Story

The Golden Shark: Part 2

You can read Part 1 here.

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Michael started the message down the ship, through each of the slaves, convicts, fighters. Within the hour, he told me I had every man’s allegiance.

“Perfect. Now, how to get the keys? None of us can do anything against George and the rest of my crew in these chains.”

Michael thought for a minute. “Leave that to me, sir.” The next time we pushed our oar forward, he reached out and tapped the man in front of him on the back. The man nodded, seeming to keep with the beat of the drum. A moment later, he collapsed off of his bench, into the center of the ship.

The same voice that had ordered me to row shouted for him to get up, get back to work. He lay still. The man stormed forward and I recognized him as Howard, one of the lesser of my crewmen. He began beating the man on the floor with both his fists and his whip. The man cried out, but didn’t get up.

Michael jumped to his feet, stepping as far as the chain on his ankle would allow, and delivered a sound blow to the back of Howard’s head. He froze and swayed a little. Michael hit him one more time and Howard fell, the sound muffled as he landed on the slave he had been beating.

The slave wormed his way out from under the man and fished around in his pockets for a moment before pulling something out. He held his findings out to me. “Your keys, sir.”

I blinked, still taking in what had happened. But no time for that. Already, some of the slaves had stopped rowing and the voices above deck told me that George had noticed. Someone would be down to check on that soon.

I accepted the ring of keys and unlocked my own chains, and Michael’s. Then I passed them forward. I addressed the slaves as if for battle as they took turns unlocking themselves, all down the ship.

“The crew is armed. We are not. However, we outnumber them. And do not forget that for which you fight: your freedom!” Eighty or so fists raised in the air in silent celebration. “Follow me, men. Today, we fight to regain this ship.”

I led the way up the ladder to the next deck, where a few crew members snored in their hammocks. We crept by, unwilling to waken any extra enemies. I did, however, snatch a stray sword leaning against the wall on the way through.

The moment I reached the deck, I ran for the wheel. That was where George Mullins gleefully reigned. The smile fell from his face at the sight of me and my following of haphazardly armed slaves charging the deck.

As the slaves engaged with various members of the crew, I fought my way to George. It wasn’t difficult, considering how we outnumbered them. Every time a man attacked me, two slaves closed in on him and I moved on, nearer to my first mate.

“Captain.” He breathed the word. “How…”

“That’s not your concern, George. You have two choices: hand back my ship, or have it taken by force.”

“Do your worst.” He slid his own blade from its sheath and I raised mine, striking immediately.

The fight was short – George was not very good with a sword, and I had mine at his throat in less than a minute. “Care to give me back control, now, Mullins?”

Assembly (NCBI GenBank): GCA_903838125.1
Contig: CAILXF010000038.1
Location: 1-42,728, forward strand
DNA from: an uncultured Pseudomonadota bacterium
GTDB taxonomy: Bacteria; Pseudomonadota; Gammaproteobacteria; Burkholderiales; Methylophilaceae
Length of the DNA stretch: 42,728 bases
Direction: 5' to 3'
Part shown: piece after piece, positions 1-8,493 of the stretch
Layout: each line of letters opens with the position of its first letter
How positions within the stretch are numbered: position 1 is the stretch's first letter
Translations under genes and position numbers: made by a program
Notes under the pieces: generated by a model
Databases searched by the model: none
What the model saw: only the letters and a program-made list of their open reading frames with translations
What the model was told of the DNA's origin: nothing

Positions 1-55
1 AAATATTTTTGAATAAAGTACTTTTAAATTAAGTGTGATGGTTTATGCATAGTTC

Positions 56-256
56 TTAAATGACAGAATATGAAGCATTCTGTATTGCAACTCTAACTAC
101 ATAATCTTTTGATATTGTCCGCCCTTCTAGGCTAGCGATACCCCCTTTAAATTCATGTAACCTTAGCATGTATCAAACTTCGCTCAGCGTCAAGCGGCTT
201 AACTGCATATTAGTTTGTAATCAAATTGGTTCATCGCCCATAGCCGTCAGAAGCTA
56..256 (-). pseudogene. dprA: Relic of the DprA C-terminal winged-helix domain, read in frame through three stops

He swallowed hard, sheer hatred in his eyes. He ground his teeth together and dropped his sword.

“Order the men to do the same.”

“Drop your weapons.”

I shook my head. “I don’t think they heard you.”

“Drop your weapons!” he screamed.

I smiled. “Better.” I turned to face a deck full of sailors surrendering to galley slaves. “Lock them up, men. We’ll need someone to row the Golden Shark to the islands.”

My new crew cheered and hurried to gather their prisoners. I handed George over to Michael, who prodded him below deck with a rather sharp looking shard of glass.

I gripped the smooth spokes on the wheel of my ship. “And now,” I whispered, “we sail.”

The End

Kira

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The Golden Shark: Part 1

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The world lurched beneath me and my head slammed into something hard. I moaned and opened my eyes a crack. The world was mostly dark, with a single flickering source of light at the end of what looked like a long tunnel.

Rows of people lined either side of the tunnel – men, sitting on benches two by two and swaying in sync with one another. Behind me, a beating sound pounded into my head, a slow, persistent thump. Thump. Thump.

I moaned again and was suddenly jerked up into a seated position. “Row!” yelled a rough voice, right in my ear.

Stars still blinked before my eyes and I sat there dumbly.

“I said, row!” A fist collided with the back of my head and I woke myself up enough to grab the piece of wood rotating in front of me and copy the man next to me. Push, pull, push, pull.

What was I doing here? And where was here? I asked the slave beside me – for slave he was – and received a strange look in return. “You’re in the galley, Captain Shores,” he whispered.

I had deduced that I was in some sort of a ship by now, but didn’t understand why the man would be calling me Captain. “Why do you address me like that? I may not know where I am, but I am clearly no captain!”

Push, pull, push, pull. I realized now, that the rowing was in time to the thumping of what must have been a large drum.